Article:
Building a better future by bringing indigenous teachings to schools
"The most incredible sign of our times is that all of the humanity is singing the same song in many different languages and traditions. The song is a hymn of hope for the unity of purpose as peoples of the world learn to respect and love one another, and to cherish and protect the natural resources that sustain our lives."
Bernardo Peixoto, Ph.D., anthropologist, consultant to the Smithsonian Institute
“Teach your children to dream a different dream."
Our country is made up of immigrants that settled here from all corners of the earth. They represent over 180 different languages, traditions, cultures and religions. Some of them suffer anxiety, depression, divorce, drug abuse, violence, racism, poverty and pollution at alarming rates as they try to acclimate themselves into the American melting pot. Considering the extent of the problems young people face today, a forum to teach them cultural tolerance, to build self-esteem, and to explore and clarify their identity and dreams for the future, is more important now than at any time in history.
Encouraging students’ creative and cooperative thinking, communication and problem solving skills, and developing respectful relationships with the whole of nature (people, animals, plants, and the environment) will prepare them to live a better life. The students will experience, through movement and visualization techniques, concepts that previously might have seemed remote and academic.
The principle idea of the program is to bring the teaching and wisdom of indigenous peoples from around the world—teachings of unity, love and respect for one another and the environment, of building bridges between all cultures, of supporting communities and of healing—to New York’s public school students.
The program is designed to stimulate young people to think, question, and re-examine the way they relate to themselves, to others and to the earth, to inspire and empower them to explore their cultural heritage.
The staff guides participants through a series of processes and introduces them to tools they can take back to their life drawing on a variety of disciplines in the arts. The sessions are a time of bonding, sharing, and enjoyment—an affirmation that learning can be fun and enlightening.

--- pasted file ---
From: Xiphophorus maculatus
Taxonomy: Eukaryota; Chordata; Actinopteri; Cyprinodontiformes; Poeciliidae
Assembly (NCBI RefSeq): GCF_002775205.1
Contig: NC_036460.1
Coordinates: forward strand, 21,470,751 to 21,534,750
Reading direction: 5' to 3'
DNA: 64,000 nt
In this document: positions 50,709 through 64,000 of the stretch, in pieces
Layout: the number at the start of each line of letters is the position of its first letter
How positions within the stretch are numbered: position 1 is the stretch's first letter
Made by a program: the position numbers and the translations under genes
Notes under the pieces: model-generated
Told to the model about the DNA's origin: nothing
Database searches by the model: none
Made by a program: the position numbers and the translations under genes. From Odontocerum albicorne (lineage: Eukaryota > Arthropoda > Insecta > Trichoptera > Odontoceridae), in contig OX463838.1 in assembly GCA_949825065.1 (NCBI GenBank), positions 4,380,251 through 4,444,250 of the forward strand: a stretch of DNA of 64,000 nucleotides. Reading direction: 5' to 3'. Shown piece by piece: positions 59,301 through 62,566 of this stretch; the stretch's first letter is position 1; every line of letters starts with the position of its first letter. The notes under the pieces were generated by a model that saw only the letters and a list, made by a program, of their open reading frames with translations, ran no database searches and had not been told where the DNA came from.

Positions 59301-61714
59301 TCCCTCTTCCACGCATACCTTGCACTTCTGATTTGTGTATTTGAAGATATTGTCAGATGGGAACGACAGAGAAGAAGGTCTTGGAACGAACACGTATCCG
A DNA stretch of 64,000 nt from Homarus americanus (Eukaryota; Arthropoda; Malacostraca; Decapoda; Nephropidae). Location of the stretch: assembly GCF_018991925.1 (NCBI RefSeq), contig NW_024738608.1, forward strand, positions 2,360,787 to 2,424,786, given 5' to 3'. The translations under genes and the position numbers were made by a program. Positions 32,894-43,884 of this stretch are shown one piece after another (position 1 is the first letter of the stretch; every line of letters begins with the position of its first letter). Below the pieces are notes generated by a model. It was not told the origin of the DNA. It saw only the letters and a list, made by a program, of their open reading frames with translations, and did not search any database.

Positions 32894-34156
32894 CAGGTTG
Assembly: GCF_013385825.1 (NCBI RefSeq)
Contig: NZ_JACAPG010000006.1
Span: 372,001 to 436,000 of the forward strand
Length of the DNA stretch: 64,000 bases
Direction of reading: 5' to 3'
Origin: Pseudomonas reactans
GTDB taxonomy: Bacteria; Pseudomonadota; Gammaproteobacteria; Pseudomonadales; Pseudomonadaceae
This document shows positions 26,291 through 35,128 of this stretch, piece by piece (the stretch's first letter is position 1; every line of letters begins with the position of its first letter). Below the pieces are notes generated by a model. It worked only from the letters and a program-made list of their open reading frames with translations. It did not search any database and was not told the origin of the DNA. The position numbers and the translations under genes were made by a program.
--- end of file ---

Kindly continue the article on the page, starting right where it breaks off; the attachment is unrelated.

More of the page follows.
We do not promote any specific religion or world-view, but rather aim to stimulate students to think, question, and explore alternative possibilities, and to cultivate a greater capacity for wisdom in solving problems.
The program is multi-sensory and includes movement, music, rhythm, storytelling, guided imagery, imagination games and drawing. The students come together to sit in a circle on the floor in order to create an alternative environment and spark their creativity.
The Bridge Program will provide three 3-hour sessions for the students involved in the Freeport High School STARS program. Currently, there are approximately 70 STARS students identified in this program, who meet weekly from 2:30 PM to 5:30 PM. There will be two primary facilitators and one or two assistant facilitators, providing a ratio of approximately one facilitator to between 15 and 25 students.
The program will begin with a video presentation, The Eagle, and the Condor. The video will lead into a series of experiential exercises that introduce the students to indigenous practices and which are repeated in varying forms during each of the three sessions. The facilitators teach step-by-step techniques designed to:
* Develop self-esteem, creative and cooperative thinking, team building, communication and problem-solving skills.
* Teach students techniques to ground and center themselves physically and emotionally, and to deepen and strengthen concentration and focus skills.
* Provide a safe place for students to talk about their feelings and concerns.
Beats In Our Body - Tel Aviv Israeli nursery
Daily Reflection 13/11/17 (From the JECC School)
Yesterday Group 4 had a visit from one of the children’s grandfathers, Itzhak, who is a Shaman. Lonnie overheard him drumming in their classroom and thought that we would love to have him come drum for us as well - so today, we had a visitor!
We sat down in a circle this morning with Itzhak as he showed us the special drum that he brought.
"What is painted on the drum ?" Itzhak asked.
Lily: A bird, A moon and a star.“
Itzhak started to rub his hand on the drum and listen to the wind-like sound it made. Then he had a question for us…
Put one hand on your chest. What is it that is drumming inside? Boom, Boom Boom, Do you feel it?" He asked.
"Yes, your heart is beating like my drum. Now I will drum in the same rhythm".
We listened to the steady sound he tapped out on his drum. Then Itzhak asked us what happens to our hearts when we run? He started to drum a little louder and a little faster and invited the children to stand up and dance with the beat. There was lots of giggling!
No, Stop. Put your hand on your hearts.
Leah: "Boom Boom Boom..."
"That's right your heart goes faster, right?"
Next, Yitzchak went around asking the children what their favorite animals were so that we could dance like different animals! We danced like kangaroos to short beats galloped like white horses too fast and steady beats and meowed like cats to slow beats. We even danced like Batman!
As we finished up and thanked Itzhak for his visit, he asked the children which dance was their favorite. Each of them said that their favorite was the animal they had chosen. Itzhak explained that the animals they choose to imitate express their character. We loved having such a new and interesting person visit our class this morning! We learned that we can connect the inside of our bodies to the music, and that we don’t even need to have a Shaman to do so - we can use the drums we have in our music room!
We look forward to discovering more ways We look forward to discovering more ways to connect between our bodies and music!